• Partitioned Indexes: These indexes contain a partition for every entry in the record.
  • Function-Based Indexes: They are indexes that help to generate queries based on the values returned by expressions that can act as function parameters.
  • Domain Indexes: These are indexes that are instances of an application-specific index called Index Type.

Syntaxes are similar and in some cases identical for both the Databases. Some of the Syntaxes in both the Databases are shown below:

  • Creating a Department Table

MySQL Syntax

CREATE TABLE department(
dept_id int PRIMARY KEY,
dept_name varchar(255),
numofemp int);

Oracle Syntax

CREATE TABLE department(
dept_id int,
dept_name varchar(255),
numofemp int,
CONSTRAINT department_pk PRIMARY KEY (dept_id));
  • Selecting Records from the Department Table

MySQL Syntax

SELECT * FROM department;

Oracle Syntax

SELECT * FROM department;
  • Inserting Records into the Department Table

MySQL Syntax

INSERT INTO department(dept_id,dept_name,numofemp) VALUES(‘1’,’Marketing’,’50’);

Oracle Syntax

INSERT INTO department(dept_id,dept_name,numofemp) VALUES(‘1’,’Marketing’,’50’);
  • Updating Records in the Department Table

MySQL Syntax

UPDATE department SET dept_id = ’2’ WHERE dept_name = ‘Production’;

Oracle Syntax

UPDATE department SET dept_id = ’2’ WHERE dept_name = ‘Production’;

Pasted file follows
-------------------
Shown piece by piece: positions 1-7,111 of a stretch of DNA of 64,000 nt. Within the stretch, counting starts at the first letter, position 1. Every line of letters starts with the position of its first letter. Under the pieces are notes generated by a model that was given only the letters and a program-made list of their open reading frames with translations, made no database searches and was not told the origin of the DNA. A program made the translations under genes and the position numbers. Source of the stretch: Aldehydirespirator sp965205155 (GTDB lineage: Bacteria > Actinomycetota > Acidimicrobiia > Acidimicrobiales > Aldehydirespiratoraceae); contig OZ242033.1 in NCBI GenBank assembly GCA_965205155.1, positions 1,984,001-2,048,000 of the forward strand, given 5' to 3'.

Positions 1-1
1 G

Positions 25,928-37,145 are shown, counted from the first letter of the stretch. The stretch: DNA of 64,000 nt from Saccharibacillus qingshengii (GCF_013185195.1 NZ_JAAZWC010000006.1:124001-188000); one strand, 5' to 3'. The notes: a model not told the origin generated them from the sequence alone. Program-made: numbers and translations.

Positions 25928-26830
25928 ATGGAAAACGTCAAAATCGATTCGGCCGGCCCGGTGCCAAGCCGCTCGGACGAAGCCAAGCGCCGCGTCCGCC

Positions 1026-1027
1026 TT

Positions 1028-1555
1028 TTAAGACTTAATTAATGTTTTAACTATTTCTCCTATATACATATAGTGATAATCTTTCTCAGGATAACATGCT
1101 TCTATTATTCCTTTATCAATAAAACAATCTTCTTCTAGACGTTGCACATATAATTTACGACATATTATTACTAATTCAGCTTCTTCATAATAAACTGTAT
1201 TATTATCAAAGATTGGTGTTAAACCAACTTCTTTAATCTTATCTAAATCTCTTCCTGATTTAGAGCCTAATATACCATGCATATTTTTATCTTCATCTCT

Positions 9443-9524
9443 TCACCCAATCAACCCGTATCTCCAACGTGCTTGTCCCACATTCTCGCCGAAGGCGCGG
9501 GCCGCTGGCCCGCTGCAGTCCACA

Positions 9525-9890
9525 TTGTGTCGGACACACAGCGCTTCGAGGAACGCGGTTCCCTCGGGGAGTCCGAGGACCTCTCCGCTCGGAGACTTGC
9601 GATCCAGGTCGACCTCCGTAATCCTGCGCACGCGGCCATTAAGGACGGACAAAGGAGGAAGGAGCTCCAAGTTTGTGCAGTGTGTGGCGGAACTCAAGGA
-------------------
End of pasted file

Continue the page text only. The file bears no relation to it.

It can clearly be seen that other than the command to Create a table, Oracle and MySQL have the same commands for Database operations.

3) MySQL vs Oracle: Deployment & Clustering

Deployment refers to the ability to use the Database across multiple applications. Clustering is the ability to have multiple copies of the data from a parent Database to a child Database. Both these processes are important because, when a company has a proper deployment and backup of its resources, it can manage its employees effectively.

Oracle is written in C, C++, and Assembly Language and can be deployed on many server operating systems such as z/OS, Linux, UNIX, OS X, and Windows. Clustering can be enabled in Oracle by using Oracle Streams. It is an in-built feature of Oracle that enables data replication and integration. They help to propagate sharing transactions, events, or any form of data from one Database to another or also within the same Database. Clustering technologies are also available for servers by using Oracle RAC (Real Application Clusters). It uses Oracle Clusterware to bind multiple servers and treat them as one unit.

MySQL is written in C and C++ and can be deployed on server operating systems such as FreeBSD, Linux, Solaris, OS X, and Windows. Clustering also is a one-way synchronous replication process where one server will act as the Master and all the others will be the Slaves. MySQL helps to replicate data from all Databases, selected Databases, or even selected tables within a Database.

4) MySQL vs Oracle: Support, Development & Documentation

Support refers to the community and the employees that help users when they face any issues and also report any complaints. Development is a constant requirement as the application is always in need of improvement. Documentation is the process of reporting all the transactions and bugs at regular intervals.